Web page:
The Latest: Trump says he won't stop tweeting

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WASHINGTON (AP) — The Latest on the naming of John Kelly, a retired Marine general to be White House chief of staff to replace Reince Priebus (all times local):

10:45 a.m.

President Donald Trump says he's not going to stop tweeting.

On Twitter Tuesday, Trump says: "Only the Fake News Media and Trump enemies want me to stop using Social Media (110 million people). Only way for me to get the truth out!"

The tweet came one day after retired Gen. John Kelly took over as Trump's new chief of staff. On Monday, Trump tweeted "no WH chaos!"

Kelly was tapped to bring order to the chaotic West Wing. He quickly made his presence known on Monday, ousting newly appointed communications director Anthony Scaramucci and revising the command structure so that all senior staffers report to him.


9:35 a.m.

The No. 2 Senate Democrat says White House Chief of Staff John Kelly is in a position to stabilize the White House "and that's good for this country."

Sen. Dick Durbin of Illinois tells CNN he voted for Kelly for Homeland Security secretary, wanted to work with him in that role, and now in his new position.

Says Durbin: "He is in a position where he can stabilize this White House, that's good for this country. The president has to be part of that."

Durbin says the former Marine four-star general brings to the chief of staff job qualities the Corps is known for: discipline, loyalty and respect. Says Durbin: "Qualities this White House hasn't displayed a lot of in the last few weeks."


8:45 a.m.

Jason Miller, a senior communications adviser during the Trump presidential campaign, says moving on to tax legislation and focusing on the economy will help the White House get back on track after the departure of several senior staffers.

Miller pointed to "fantastic" economic numbers, citing Dow Jones industrial stocks approaching 22,000 and economic growth rate of 2.6 percent last quarter. He said "when the president is talking economy he's in a winning spot."

Monday was White House Chief of Staff John Kelly's first day on the job, and it coincided with Anthony Scaramucci's ouster as White House communications director.

Miller predicted that Kelly's next move will be to put people in place that will help the president. He suggested Kelly should convince ousted press secretary Sean Spicer to stay on the White House staff at least through the tax reform effort.

Kelly is "not going to force President Trump into structure that's not going to work," Miller said. He spoke Tuesday on CNN.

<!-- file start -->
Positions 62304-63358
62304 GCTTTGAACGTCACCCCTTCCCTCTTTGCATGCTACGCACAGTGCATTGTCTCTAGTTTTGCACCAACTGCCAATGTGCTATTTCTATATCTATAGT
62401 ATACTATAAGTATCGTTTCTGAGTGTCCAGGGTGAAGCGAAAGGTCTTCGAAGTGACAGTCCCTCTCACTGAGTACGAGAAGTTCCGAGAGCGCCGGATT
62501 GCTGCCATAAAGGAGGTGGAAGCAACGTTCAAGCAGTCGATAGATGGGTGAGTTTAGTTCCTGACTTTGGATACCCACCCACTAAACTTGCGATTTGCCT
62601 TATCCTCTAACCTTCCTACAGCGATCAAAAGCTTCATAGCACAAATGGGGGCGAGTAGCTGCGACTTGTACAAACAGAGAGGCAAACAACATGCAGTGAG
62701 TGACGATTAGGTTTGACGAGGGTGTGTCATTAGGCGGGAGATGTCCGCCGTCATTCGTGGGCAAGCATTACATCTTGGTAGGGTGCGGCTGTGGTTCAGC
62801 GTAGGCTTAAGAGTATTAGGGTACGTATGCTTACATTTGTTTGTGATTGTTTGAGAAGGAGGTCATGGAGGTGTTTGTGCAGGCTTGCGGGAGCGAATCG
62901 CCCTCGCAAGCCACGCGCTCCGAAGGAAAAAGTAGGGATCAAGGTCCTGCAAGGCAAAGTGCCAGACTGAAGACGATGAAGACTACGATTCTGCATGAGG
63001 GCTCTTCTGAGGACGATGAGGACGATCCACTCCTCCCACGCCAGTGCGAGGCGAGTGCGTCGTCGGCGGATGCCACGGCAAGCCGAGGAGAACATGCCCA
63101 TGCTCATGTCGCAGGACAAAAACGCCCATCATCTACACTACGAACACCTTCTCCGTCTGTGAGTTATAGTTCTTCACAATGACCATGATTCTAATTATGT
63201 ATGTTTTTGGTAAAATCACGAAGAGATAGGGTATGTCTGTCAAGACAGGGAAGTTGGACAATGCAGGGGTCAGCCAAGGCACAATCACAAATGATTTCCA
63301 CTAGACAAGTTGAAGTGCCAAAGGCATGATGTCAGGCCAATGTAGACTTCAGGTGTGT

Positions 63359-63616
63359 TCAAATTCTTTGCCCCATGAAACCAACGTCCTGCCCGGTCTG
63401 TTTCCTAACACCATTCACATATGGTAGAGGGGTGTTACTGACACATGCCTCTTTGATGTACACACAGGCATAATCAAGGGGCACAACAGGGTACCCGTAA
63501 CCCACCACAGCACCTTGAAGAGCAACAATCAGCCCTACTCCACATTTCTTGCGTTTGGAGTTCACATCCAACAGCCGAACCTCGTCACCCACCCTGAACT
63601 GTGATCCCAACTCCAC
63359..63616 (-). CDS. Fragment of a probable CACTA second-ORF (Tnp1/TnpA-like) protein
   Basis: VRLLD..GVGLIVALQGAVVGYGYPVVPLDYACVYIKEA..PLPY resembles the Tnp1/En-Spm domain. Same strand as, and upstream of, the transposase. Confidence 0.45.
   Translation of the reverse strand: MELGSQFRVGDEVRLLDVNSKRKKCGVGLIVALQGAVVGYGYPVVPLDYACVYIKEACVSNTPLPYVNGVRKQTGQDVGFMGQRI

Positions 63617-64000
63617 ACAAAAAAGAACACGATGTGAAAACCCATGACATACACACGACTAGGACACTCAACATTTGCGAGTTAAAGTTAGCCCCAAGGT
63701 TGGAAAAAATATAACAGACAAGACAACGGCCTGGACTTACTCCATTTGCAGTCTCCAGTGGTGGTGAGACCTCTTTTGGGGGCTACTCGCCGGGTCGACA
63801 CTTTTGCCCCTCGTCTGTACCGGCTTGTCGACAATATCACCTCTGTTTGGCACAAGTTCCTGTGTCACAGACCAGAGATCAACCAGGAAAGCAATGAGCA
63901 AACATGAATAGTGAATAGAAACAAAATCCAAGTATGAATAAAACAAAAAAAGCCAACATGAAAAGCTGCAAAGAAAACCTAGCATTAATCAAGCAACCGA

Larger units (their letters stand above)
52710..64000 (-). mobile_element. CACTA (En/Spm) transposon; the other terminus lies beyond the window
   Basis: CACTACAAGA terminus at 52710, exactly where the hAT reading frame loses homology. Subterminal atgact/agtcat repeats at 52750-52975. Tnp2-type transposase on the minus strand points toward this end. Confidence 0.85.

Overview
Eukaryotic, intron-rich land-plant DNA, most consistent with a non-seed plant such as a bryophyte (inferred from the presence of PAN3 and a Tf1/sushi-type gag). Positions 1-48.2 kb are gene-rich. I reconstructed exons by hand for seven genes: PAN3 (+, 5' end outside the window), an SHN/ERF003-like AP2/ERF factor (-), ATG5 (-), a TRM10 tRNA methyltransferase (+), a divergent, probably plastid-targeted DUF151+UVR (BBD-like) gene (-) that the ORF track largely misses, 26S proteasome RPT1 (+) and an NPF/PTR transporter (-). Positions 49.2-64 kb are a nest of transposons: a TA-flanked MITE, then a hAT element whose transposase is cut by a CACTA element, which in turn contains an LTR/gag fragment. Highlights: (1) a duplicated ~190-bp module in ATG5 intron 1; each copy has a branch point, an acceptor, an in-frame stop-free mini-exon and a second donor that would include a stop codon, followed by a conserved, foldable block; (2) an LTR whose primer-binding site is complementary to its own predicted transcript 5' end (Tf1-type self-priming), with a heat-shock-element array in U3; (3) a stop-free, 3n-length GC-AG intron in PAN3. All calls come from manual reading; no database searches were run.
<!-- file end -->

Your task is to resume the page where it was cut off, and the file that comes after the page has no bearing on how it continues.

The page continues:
7:50 p.m.

Sen. Lindsey Graham says he has confidence that new White House Chief of Staff John Kelly can help restore order after recent turf battles and feuding that resulted in the departure of several senior staffers, including press secretary Sean Spicer, chief of staff Reince Priebus and even new communications chief Anthony Scaramucci.

"The Marines can do almost anything," Graham said. "The Marines have landed at the White House. They have a beachhead."

Graham, speaking on NBC's "Today Show," said the key for the White House is to have a "laser-like focus" on getting health care passed by working with the governors and listening to them.

"Discipline is what we are missing," he said. Graham said Trump has an obligation to "be the president of all of us" and "stop the chaos." He said having Gen. Kelly in the White House will really help. Graham said the president "can still be consequential" by focusing on health care, getting on to tax reform and dealing with North Korea.


3:00 a.m.

By all indications, new Trump White House chief of staff, John Kelly, is not afraid to challenge his commander-in-chief.

The decorated retired Marine general who served three tours in Iraq was tapped by President Donald Trump to bring order to a chaotic West Wing.

Kelly began to make his mark Monday, dumping newly-appointed communications director Anthony Scaramucci just days after his hiring, and restructuring a dysfunctional command structure that has bred warring factions.

From now on, all senior staffers — including the president's son-in-law Jared Kushner and chief strategist Steve Bannon — will report to Kelly instead of the president.

Some outside the White House say those and other changes are long overdue.

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